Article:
Greta had picked that because she had danced, and I liked it too: it’s a great visual occupation to give a character. But also, I thought, professional dancing has a expiration date for so many people. It’s so difficult to continue at for so many reasons, so it seemed metaphorically a good job for the character too.
Did you base her on somebody you know?
I did know people like Frances. I mean, I identify with Frances too, from my 20s. But Frances was also a comic character that we came up with and, in a large part, I wanted to create something for Greta to play that would be funny and also have an authenticity to it.
But your work does feel autobiographical – even confessional – at times. The Squid and the Whale, in particular, also seems like a deeply personal movie…
I used a lot of my autobiography [in the Squid and the Whale] because it helped me invent things – which is true of all the movies, but used in different ways. Often, I find, if I use things that more clearly autobiographical, those are usually the less revealing things. And then the stuff where I feel like I’m revealing more, I’m hiding it in ways that might not seem as apparent. But I like to use locations, people, clothing, names and bring stuff from my life into the movies, because it’s just a good creative place to me. If I’m out shooting on a street from my childhood, where I have memories, even if I’m shooting something where I’m not literally telling that story, it’s a place where I like to be. It puts me in a good creative space. So, to various degrees, that’s part of everything I’m doing. I’m bringing personality into it.
You chose to shoot Frances Ha in black and white. Why did you make that choice for this film in particular, and how does that affect its commercial potential?
When you make a movie in black and white, the movie will be worth less than if you made it in colour: that’s just the reality of it. You just have to decide not to care! There’s something about the contemporary nature of [Frances Ha] that I wanted to shoot classically and somewhat epically, in a way. Even though it’s an intimate story, I wanted to celebrate it in a bigger, cinematic way and the black and white has a classic feeling to it. I felt like Frances shoot have a beautiful, romantic, cinematic movie – even if she’s deciding whether to pay a fee at an ATM machine, why not that cinematic in this depiction?
Is that epic sense of romance the reason you chose to set the film in New York and Paris?
That’s why I chose Paris to some degree, because, in another movie, this would be the transformative trip for her character and, in our movie, it was just going to be more of the same! But it could look kind of amazing. But New York I chose because I’ve grown up in New York and it has meaning for me because of my life, but I also think by shooting it beautifully and in black and white I’m both sort of acknowledging the romance and the classic New York as you know it from movies. And then telling the story of, what I think, is a very contemporary New York which is expensive and it’s hard to live there in any kind of artistic or bohemian way unless you have a lot of money. And that’s what’s interesting to me because I do love the city, but that bothers me: the way of the world.
As you’ve covered: it’s a black and white movie set in New York. So the comparison to Woody Allen and Manhattan is probably one you’ve heard numerous times. To what extent is he an influence of your work, do you think?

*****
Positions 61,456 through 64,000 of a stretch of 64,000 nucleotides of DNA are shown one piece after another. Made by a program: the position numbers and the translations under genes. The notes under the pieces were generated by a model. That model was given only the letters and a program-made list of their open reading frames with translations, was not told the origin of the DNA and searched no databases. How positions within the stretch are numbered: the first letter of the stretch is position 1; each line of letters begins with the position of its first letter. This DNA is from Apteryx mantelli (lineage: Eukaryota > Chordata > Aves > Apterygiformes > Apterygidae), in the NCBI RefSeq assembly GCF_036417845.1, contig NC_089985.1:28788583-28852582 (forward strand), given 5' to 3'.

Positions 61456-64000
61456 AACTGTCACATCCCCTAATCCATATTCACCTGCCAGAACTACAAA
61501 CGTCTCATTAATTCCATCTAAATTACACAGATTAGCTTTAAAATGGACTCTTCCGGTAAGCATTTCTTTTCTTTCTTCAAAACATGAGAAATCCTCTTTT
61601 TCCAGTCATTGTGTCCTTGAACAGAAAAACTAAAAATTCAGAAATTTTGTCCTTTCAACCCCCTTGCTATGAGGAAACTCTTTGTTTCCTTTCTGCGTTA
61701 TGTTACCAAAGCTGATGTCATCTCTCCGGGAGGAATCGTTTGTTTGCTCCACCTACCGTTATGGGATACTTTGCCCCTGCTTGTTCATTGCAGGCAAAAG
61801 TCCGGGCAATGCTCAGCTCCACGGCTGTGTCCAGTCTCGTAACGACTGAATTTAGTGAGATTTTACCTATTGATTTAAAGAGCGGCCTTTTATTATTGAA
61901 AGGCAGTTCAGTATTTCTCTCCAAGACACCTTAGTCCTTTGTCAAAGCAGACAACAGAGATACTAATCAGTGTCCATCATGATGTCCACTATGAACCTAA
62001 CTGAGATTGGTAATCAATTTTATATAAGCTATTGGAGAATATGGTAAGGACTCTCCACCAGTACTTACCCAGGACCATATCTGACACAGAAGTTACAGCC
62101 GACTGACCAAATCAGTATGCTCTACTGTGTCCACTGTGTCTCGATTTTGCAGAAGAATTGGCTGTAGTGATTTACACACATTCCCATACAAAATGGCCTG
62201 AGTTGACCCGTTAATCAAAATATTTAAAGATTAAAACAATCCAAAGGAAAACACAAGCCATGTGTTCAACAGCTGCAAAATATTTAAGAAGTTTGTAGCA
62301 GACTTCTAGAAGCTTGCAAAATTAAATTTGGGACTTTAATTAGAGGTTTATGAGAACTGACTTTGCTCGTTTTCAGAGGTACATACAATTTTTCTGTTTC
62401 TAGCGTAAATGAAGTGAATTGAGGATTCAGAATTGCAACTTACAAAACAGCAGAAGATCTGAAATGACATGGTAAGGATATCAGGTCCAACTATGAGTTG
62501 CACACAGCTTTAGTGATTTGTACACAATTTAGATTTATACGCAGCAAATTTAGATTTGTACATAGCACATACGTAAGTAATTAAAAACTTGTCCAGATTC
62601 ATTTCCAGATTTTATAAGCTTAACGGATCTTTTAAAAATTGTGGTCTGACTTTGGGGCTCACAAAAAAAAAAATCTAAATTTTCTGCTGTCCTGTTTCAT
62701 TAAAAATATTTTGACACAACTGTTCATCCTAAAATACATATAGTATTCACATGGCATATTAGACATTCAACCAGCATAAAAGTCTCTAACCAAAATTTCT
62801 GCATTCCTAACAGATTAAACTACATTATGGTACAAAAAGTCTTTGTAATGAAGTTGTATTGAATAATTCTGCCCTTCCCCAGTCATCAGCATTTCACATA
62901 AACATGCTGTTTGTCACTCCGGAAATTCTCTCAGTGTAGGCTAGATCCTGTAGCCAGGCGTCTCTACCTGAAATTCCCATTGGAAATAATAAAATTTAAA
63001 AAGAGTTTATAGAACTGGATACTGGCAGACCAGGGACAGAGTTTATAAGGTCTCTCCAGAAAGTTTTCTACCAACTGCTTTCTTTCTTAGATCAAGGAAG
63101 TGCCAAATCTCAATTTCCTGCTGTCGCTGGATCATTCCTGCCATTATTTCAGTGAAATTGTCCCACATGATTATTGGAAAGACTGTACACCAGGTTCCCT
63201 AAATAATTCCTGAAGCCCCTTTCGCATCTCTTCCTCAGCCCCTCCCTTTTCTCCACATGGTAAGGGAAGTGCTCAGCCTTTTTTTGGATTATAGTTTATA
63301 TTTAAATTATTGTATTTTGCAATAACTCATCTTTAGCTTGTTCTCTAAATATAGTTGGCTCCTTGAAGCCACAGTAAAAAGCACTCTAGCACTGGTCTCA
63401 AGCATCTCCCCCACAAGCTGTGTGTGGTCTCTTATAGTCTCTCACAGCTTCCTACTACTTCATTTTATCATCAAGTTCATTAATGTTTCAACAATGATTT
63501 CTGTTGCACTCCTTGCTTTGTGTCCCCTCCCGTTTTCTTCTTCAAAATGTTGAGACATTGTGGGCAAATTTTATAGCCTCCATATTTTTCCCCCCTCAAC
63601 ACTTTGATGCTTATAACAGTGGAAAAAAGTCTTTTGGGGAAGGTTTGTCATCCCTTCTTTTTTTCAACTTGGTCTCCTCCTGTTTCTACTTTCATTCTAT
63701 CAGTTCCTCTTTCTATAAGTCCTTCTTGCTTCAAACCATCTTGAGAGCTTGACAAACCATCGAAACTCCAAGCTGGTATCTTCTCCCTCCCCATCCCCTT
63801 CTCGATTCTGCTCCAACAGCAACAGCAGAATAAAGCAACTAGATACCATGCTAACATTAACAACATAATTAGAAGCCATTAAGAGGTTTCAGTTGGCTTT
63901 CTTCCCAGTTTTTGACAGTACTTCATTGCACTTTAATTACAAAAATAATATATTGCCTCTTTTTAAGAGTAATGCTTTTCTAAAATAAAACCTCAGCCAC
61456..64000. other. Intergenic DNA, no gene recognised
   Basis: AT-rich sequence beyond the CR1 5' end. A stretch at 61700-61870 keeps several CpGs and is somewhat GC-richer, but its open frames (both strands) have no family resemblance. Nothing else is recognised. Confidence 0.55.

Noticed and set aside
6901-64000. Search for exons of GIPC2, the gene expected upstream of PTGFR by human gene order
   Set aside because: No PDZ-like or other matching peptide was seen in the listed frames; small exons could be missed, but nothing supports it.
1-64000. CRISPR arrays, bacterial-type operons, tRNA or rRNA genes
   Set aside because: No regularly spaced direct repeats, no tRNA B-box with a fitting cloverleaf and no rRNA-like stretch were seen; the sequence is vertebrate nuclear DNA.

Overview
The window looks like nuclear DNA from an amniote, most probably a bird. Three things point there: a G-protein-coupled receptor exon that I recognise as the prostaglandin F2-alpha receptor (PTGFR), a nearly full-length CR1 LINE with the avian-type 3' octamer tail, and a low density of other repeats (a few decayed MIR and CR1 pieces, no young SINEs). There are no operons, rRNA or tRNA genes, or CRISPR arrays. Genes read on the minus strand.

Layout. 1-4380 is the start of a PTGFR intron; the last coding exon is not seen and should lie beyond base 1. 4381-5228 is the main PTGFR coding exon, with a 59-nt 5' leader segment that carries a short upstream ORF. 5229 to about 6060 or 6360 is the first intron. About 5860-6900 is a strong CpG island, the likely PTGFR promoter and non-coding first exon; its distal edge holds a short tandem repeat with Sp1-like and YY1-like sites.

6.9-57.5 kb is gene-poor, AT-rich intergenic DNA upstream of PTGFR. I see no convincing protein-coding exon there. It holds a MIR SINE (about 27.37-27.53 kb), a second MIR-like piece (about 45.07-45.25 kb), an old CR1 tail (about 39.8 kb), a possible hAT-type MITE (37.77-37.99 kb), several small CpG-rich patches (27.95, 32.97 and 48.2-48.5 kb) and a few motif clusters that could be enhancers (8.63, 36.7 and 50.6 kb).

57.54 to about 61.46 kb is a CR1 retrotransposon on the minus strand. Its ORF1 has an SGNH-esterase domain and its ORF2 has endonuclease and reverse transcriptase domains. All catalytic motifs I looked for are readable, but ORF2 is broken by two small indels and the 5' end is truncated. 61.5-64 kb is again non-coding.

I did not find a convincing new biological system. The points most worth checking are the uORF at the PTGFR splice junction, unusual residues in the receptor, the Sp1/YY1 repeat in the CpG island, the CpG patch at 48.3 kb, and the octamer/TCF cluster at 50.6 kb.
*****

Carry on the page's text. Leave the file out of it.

I grew up watching his movies and reading his comic essays, and I went to same High School he went to and I grew up in Brooklyn. I felt so connected to him. And when I was old enough to see Annie Hall I felt like he was speaking only to me – and obviously lots of people feel that way. It’s so part of my creative childhood and development. There was a time when I imitated him almost exactly when I was a kid. I’m so familiar with it that I don’t even know anymore how it enters into my own work.
It’s funny that you should say you felt Woody was talking directly to you, because you make films part of your audience surely relates to with the same intensity. How do you feel when people, for instance, tell you “Squid and the Whale is exactly what my childhood was like”?
I’m always happy to hear it, even if it means that maybe they didn’t have the best time! I’m making things for an audience. Making things that I’m invested in and feel personal to me, but I’m doing it for an audience and for people to have an experience – so I’m always glad to hear those things.
Speaking of that visceral fan connection with your films, how do you feel about platforms like Twitter narrowing the gap between fans and artists in a new and quite direct way? Do you pay much attention to what’s said online?
I’m not on Twitter, so I’m not in a place where I’m… I guess I’m old fashioned in a way: the movie should communicate. When I was younger the idea of meeting somebody who made something I liked, or being able to communicate with them, seemed like a really cool thing. But, as I’ve gotten older, I feel like now, if I see a movie I like, I just want to keep it at that. I guess I’ve got to feel the same way from the other side of it [as a filmmaker]: I can’t say anything about [my films] that’s going to be any better, or even approach, what I did. You make movies so you don’t have to talk about them! Of course, I understand promotion and press – but I can’t say anything as articulately as I can put it in a movie.
After a few more high profile projects, Frances Ha seems like a step towards the indie side of things. Is it difficult to make the kind of films you want to make with the backing of the big studios?
Most big studio movies aren’t for me, as a viewer or a filmmaker. I’m fine with superhero movies – with my son there are some good ones to go see – but I feel like Hollywood’s not making movies for adults anymore. But whatever happens [to the industry], technology allows people to make movies that look great in a much easier way than you used to do. One good thing about the end of celluloid is that these cameras are so sophisticated now you can make a movie, and if there’s an audience for it you can find it.
Frances Ha opens in UK cinemas on Friday. You can read our review of the film HERE or by clicking the “next” button below…